Fig. 16: overview of 5 top hashtags images/ #billgates, #coronavirus, #billgatesevil, #Id2020, and #covid19
Overall, we found that conspiratorial influencers exist in a much bigger web of accounts and hashtags. The data identified a co-occurence of other conspiracies and related hashtags in the influencers’ content including 5G, satanism, Pedogate and the New World Order (NWO). The influencer accounts identified were not outliers in the network, suggesting convergence between conspiracy content on Instagram. This suggests that individuals who share conspiracy content are likely to be interested in a broad range of theories, however further analysis is necessary to determine whether they are contributing to the wider convergence of conspiracies. What we can conclude, however, is that it is difficult to sustain prominence as a conspiratorial influencer with accounts facing difficulties as content moderation systems work to reduce disinformation online.
The research focused on ‘actors and entrepreneurs’ of conspiracy theories (Venturini, forthcoming) with the aim to identify key actors in the dissemination of #TheGreatReset content on Instagram in 2020. As such, our research questions were:
Fig. 18 Fruchterman Reingold LayoutHaving explored the overall network, we chose to zoom in on individual accounts to find top users for the year of 2020 according to the following measures: ‘most posts’, ‘most likes’ and ‘most comments’. The findings are presented in the visual below: Fig. 19. Top Users for 2020
Conducting the time series analysis of the top accounts, we calculated the most influential accounts across quarters 2-4 of 2020 and discovered the following:
Presented below are the top influencers in quarters 2-4 of 2020:Fig. 20 Top Users by Quarter, 2020.
By combining insights from the top influencers in each quarter of 2020 with the top overall influencers, we identified the top five conspiratorial influencers:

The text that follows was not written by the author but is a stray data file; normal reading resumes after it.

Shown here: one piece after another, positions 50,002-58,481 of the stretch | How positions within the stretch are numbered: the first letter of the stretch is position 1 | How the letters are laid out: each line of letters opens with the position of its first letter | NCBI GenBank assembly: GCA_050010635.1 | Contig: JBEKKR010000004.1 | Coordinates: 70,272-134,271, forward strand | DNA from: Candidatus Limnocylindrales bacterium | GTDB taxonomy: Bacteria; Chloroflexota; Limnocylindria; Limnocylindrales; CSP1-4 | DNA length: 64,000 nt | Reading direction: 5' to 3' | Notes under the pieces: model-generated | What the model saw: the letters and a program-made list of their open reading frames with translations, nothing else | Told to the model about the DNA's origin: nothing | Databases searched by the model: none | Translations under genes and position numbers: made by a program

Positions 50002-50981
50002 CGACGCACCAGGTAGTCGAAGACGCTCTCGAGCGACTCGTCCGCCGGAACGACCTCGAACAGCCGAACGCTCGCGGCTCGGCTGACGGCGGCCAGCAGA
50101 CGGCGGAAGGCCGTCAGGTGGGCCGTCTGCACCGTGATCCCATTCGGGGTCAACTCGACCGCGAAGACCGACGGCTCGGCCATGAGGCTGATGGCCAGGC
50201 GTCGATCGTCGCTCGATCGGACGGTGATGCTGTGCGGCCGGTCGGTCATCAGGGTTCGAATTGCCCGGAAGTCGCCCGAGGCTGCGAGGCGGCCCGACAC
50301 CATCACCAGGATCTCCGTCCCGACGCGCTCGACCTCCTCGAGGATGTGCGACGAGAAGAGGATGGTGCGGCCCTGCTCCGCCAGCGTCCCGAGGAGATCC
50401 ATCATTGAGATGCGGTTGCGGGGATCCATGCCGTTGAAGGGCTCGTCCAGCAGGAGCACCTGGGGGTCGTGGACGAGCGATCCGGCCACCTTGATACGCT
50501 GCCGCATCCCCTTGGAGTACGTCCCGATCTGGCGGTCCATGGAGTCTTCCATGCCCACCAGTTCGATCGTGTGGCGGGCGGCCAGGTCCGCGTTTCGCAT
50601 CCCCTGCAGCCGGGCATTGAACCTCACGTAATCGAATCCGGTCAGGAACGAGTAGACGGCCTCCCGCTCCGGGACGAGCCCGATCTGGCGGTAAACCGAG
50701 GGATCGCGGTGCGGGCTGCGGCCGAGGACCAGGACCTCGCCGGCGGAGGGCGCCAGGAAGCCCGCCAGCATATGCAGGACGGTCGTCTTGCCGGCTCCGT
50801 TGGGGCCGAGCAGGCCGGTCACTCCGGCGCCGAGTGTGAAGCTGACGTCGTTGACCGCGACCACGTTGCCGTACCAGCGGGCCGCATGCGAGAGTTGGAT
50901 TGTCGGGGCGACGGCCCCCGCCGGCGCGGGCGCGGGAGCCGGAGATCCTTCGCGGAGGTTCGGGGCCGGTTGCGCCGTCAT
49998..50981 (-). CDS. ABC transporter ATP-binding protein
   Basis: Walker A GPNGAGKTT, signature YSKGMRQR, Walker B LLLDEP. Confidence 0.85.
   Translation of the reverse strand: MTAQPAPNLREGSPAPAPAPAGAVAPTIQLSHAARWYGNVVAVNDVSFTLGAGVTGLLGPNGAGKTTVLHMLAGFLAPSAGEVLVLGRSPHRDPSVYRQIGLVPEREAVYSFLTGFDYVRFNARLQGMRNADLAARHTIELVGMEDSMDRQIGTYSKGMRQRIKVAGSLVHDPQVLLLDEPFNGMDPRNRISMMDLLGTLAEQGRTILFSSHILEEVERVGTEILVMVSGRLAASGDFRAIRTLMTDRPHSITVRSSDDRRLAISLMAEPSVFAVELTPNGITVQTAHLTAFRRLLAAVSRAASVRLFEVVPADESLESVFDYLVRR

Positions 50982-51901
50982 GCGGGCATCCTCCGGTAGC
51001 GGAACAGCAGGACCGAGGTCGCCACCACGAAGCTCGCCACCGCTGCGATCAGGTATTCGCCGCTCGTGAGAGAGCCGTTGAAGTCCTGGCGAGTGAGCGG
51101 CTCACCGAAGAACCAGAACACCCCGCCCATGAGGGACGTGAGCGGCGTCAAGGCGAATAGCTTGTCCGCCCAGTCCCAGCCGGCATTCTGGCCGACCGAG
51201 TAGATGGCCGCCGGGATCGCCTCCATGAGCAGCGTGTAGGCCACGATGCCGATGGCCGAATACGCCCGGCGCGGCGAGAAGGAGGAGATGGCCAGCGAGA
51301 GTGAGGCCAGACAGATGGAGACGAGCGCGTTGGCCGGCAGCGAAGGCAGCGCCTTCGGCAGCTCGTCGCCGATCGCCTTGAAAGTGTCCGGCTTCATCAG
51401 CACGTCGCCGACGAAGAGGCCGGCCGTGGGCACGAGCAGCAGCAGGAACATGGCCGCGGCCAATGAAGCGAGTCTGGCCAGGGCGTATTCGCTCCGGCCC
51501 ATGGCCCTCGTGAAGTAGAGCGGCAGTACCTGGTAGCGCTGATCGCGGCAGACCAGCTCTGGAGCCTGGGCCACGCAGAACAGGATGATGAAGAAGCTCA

Of these five accounts, we selected the 2 most prominent influencers for further analysis using qualitative and network analytical approaches, as discussed in the next section.
Fig. 22 One-step ego network of @criticalthinking101While the ego network above only gives insights into the hashtagging of @criticalthinking101, the two-step ego network below situates the user in the wider network of influencers. It shows connections of @criticalthinking101 to other users using the same hashtags in the network.
Fig. 23 Two-step ego network of @criticalthinking101
Unlike the previous user, this account is still active. perceptionreconfiguration started their account on 10th July 2020 and shares content mainly relating to the Covid-19 pandemic, but occasionally also other conspiracies such as pedogate, pizzagate and satanism. Their account is solely focused on conspiratorial content, featuring no personal posts or identifying information. They first mention The Great Reset on 10th July 2020 in a video where they show the World Economic Forum’s Great Reset initiative model and use it to make a case for covid being a ‘plandemic’.The user created a total of 53 posts between July and November 2020 using #TheGreatReset, with the hashtag often appearing alongside other popular conspiratorial hashtags (e.g. #scamdemic and #plandemic). The content showing police heavy-handedness at anti-lockdown protests was the most popular with their audience, achieving high levels of engagement. Overall, perceptionreconfiguration demonstrated an activist/leader mentality, printing posters and encouraging their followers to unite against the ‘nanny state’.
Fig. 24 One-step ego network of @perceptionreconfiguration.Some of the hashtags they used, as seen in the one-step ego-network, include: #thebiggestscamever, #justsayno, #hoaxvirus, #fuckthenewworldorder, and #wearebeingplayed. The user’s hashtagging in the network can be seen in the 2-step ego network below.
Fig. 25 Two-step ego network of @perceptionreconfiguration